“Fotoclubismo: Brazilian Modernist Photography, 1946–1964,” currently on view at the Museum of Modern Art, presents some sixty black-and-white photographs by members of the amateur Foto Cine Clube Bandeirante (FCCB) in São Paulo. Created in 1939, the club not only served as a social haven for upper-middle-class amateur photography buffs, but it also became a competitive creative laboratory. The exhibition covers the peak period of the club’s activity, from its first publication in 1946, the year Brazil ratified a new constitution restoring democracy, to the military coup in 1964, after which censorship and the curtailment of civilian freedoms under the dictatorship, in power until 1985, coincided with the waning of the FCCB’s influence.
The 1950s were a time of increased prosperity, partly stimulated by state-directed industrial development, which led to a mass migration of people from rural to urban areas. Modern movements in art (Concretism and Neo-Concretism) and architecture (Brutalism) were ascendant. The FCCB originally embraced Pictorialism, an international style that sought, with its painterly aesthetic, to elevate photography to the status of a fine art. By mid-century, however, such an approach seemed stale. Whereas the Pictorialists favored mythical themes and bucolic scenes, the fotoclubistas were increasingly drawn to urban architecture and quotidian street life. Not surprisingly, Brazil’s rapidly developing cities feature as the exhibition’s chief protagonists.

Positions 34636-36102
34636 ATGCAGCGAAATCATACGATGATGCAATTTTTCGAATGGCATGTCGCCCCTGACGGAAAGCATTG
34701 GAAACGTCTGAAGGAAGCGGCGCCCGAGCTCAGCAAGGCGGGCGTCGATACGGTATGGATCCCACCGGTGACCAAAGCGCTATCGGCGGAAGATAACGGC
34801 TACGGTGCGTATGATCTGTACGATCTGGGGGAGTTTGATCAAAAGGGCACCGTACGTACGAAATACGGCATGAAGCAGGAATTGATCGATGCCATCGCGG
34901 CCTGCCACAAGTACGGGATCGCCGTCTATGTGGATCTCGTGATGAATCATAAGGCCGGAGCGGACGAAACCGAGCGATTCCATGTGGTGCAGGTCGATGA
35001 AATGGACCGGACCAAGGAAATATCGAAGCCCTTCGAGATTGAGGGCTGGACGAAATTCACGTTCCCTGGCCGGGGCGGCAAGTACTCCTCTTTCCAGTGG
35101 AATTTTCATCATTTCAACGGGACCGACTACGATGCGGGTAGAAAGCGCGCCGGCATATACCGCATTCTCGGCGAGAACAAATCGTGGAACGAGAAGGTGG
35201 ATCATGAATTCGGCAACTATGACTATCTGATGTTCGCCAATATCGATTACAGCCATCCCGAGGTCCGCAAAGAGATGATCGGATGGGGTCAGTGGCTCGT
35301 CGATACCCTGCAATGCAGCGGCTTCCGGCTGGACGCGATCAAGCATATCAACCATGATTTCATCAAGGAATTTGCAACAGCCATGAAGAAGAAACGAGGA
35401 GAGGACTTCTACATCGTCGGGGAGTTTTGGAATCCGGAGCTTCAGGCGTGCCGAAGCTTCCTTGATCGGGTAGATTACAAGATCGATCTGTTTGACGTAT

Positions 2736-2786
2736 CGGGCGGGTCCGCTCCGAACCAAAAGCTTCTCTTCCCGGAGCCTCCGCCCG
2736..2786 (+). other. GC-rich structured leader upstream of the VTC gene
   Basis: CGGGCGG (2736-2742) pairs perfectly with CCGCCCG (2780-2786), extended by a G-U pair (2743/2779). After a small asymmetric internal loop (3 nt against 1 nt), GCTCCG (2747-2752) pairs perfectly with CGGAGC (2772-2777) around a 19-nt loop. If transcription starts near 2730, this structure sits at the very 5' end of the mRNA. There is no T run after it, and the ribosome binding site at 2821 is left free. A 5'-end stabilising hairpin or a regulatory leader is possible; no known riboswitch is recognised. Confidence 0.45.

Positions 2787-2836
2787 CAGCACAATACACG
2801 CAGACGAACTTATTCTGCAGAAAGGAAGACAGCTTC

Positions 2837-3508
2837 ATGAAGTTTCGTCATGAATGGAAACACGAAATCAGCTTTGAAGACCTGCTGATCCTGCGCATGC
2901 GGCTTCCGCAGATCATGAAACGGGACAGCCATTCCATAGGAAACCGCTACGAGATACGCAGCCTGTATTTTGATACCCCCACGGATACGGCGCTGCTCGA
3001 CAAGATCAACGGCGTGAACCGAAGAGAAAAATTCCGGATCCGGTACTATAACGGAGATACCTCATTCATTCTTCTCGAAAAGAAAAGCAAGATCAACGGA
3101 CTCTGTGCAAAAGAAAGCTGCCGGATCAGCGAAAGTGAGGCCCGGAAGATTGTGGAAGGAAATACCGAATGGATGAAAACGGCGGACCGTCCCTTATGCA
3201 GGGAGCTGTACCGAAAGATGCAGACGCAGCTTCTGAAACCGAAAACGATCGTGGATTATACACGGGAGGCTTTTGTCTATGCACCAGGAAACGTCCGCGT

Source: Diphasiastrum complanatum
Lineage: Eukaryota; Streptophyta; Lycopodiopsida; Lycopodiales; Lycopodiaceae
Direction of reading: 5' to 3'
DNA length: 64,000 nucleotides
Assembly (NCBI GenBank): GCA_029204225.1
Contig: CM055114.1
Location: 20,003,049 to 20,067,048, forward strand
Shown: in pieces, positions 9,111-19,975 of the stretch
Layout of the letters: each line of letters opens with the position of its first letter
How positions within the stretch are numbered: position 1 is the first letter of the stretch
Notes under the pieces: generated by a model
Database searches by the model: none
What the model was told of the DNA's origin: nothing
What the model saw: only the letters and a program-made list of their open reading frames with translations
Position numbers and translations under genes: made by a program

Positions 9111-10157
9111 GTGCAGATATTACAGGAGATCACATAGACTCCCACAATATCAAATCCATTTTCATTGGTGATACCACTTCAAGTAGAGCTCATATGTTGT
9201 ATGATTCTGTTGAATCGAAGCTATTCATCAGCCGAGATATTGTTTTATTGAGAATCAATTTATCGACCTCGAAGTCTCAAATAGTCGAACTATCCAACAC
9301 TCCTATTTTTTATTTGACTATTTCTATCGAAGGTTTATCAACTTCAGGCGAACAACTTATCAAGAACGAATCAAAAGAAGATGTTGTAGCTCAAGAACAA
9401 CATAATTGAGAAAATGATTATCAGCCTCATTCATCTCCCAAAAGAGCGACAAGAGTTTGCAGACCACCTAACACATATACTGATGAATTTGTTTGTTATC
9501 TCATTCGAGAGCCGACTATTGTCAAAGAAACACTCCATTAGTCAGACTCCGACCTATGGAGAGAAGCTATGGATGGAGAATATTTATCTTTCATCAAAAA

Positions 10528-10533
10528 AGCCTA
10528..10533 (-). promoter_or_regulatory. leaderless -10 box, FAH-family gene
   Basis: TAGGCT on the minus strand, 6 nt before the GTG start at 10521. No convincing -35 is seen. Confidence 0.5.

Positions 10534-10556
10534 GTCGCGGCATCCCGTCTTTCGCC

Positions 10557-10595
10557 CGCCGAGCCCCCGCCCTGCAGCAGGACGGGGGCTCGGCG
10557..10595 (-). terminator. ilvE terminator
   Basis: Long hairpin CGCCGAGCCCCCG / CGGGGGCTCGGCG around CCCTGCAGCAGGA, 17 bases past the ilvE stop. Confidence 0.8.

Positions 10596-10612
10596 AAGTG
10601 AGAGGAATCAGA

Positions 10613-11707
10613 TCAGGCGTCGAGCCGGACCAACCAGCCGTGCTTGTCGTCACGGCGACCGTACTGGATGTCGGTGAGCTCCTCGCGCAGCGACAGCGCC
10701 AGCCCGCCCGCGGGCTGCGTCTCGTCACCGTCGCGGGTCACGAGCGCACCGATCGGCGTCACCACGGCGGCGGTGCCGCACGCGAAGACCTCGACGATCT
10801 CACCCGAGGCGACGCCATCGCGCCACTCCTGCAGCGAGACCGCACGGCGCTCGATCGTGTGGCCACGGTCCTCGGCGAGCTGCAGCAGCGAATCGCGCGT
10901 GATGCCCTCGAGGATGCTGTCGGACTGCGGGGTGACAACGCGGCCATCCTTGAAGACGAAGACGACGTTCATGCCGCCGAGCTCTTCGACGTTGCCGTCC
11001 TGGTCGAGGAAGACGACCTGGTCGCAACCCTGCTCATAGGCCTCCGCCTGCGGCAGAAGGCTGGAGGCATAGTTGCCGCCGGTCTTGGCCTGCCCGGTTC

The show foregrounds three foundational figures: Geraldo de Barros, German Lorca, and Gertrudes Altschul. The first two were among the club’s early members or so-called pioneers (the club’s name, Bandeirante, meaning “flag-bearer” or “pioneer,” was taken from its original application as a term for white colonialist explorers). For her part, Altschul was associated with the São Paulo School (Escola Paulista), as the club’s Modernist vanguard eventually came to be called.